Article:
Will SPACs signal the peak of 'tech bubble'?

Ugly election looks set to extend volatility for rest of the year after recent sell-off, says CIO

Will SPACs signal the peak of 'tech bubble'?

One constant in 2020 has been volatility – something that doesn’t seem likely to end anytime soon, according to one chief investment officer.

After everything melted higher in August, events caught up to the markets in September as large-cap technology stocks took a hit. The technology-heavy Nasdaq fell 5.67%, giving back almost all the gains made in August.

Greg Taylor, of Purpose Investments, pointed to numerous reasons for the sell-off. It may have been just a give back of the low-volume move from the month prior, although he believes it feels more like investors returned from their summer vacations and faced the fear of a trifecta: a second wave of the virus, the lack of a US fiscal deal and a slowdown in economic growth.

However, Taylor warned that, despite the “historic” recovery since the first-quarter crash, we have also seen a return to the excesses of greed and speculation. Namely, SPACs, where investors give sponsors a blank cheque to do acquisitions.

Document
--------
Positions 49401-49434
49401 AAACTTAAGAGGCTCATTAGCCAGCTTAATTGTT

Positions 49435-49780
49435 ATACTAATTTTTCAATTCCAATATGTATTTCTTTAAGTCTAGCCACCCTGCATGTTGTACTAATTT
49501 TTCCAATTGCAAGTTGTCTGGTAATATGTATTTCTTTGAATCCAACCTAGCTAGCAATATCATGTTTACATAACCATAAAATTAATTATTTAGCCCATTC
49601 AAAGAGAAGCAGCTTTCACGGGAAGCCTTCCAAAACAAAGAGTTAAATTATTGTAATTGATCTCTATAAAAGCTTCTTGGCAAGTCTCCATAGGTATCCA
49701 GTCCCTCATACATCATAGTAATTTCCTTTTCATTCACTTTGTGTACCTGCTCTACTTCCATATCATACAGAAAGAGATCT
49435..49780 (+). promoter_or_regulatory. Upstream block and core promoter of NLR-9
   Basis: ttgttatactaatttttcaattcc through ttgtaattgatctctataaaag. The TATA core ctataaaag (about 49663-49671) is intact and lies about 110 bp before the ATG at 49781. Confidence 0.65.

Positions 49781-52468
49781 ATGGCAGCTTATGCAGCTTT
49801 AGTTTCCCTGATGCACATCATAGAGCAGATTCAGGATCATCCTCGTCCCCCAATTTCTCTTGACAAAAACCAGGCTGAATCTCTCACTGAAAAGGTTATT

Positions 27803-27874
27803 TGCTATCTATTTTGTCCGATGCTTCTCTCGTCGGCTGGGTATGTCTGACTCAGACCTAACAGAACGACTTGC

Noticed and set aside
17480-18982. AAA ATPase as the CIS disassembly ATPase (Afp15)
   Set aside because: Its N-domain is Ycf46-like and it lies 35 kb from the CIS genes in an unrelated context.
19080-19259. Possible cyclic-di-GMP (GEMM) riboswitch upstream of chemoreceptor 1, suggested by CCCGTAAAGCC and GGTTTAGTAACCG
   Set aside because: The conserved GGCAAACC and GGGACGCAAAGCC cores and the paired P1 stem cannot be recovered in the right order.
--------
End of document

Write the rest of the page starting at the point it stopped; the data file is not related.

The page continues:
He said: “This is a bull market activity and not something you see in markets where investors are being rational. At last count, there are over 200 of these SPACs wandering the US looking for acquisition targets to ‘de-SPAC’.

“For every successful SPAC - Virgin Galactic, Draft Kings, etc. - there will be many that fail to get any deals done. As many have made a comparison of the move in the FANG stocks to previous bubbles, watching the performance of these SPACs could be a great signal for the peak of this move.”

The recent sell-off was orderly, he added, and may prove to be a rare healthy correction that provided investors with a buying opportunity. However, September was a busy month for IPOs on the NYSE, which Taylor said was “remarkable” given the current environment.

He explained: “Liquidity has to go somewhere and at the moment the favourite place to deploy capital has been in American equities. The question we all will have to answer is for how long this will last?

“Watching the performance of the U.Ss dollar may give us some clues. Plenty has been written on the decline of the greenback as a safe-haven asset, but it bounced back, up 3% in the month. A strong U.S. dollar can be seen as a negative to many investment sectors - cyclicals, multi-nationals and gold - and a best-case scenario could be a narrow trading range going forward.”

Meanwhile, the U.S. election day awaits on the horizon and the prospect of a contested result will fray nerves.

Taylor said: “Comments coming from both sides are questioning mail-in ballots, possibly setting up for a repeat of the famous hanging-chad recount of the 2000 election. That vote had to be settled in the US Supreme Court and took over five weeks for an answer. Who wants to bet this time will be any different or any quicker? As we all know, markets hate uncertainty and the prospect of this dragging on longer could be even more damaging.”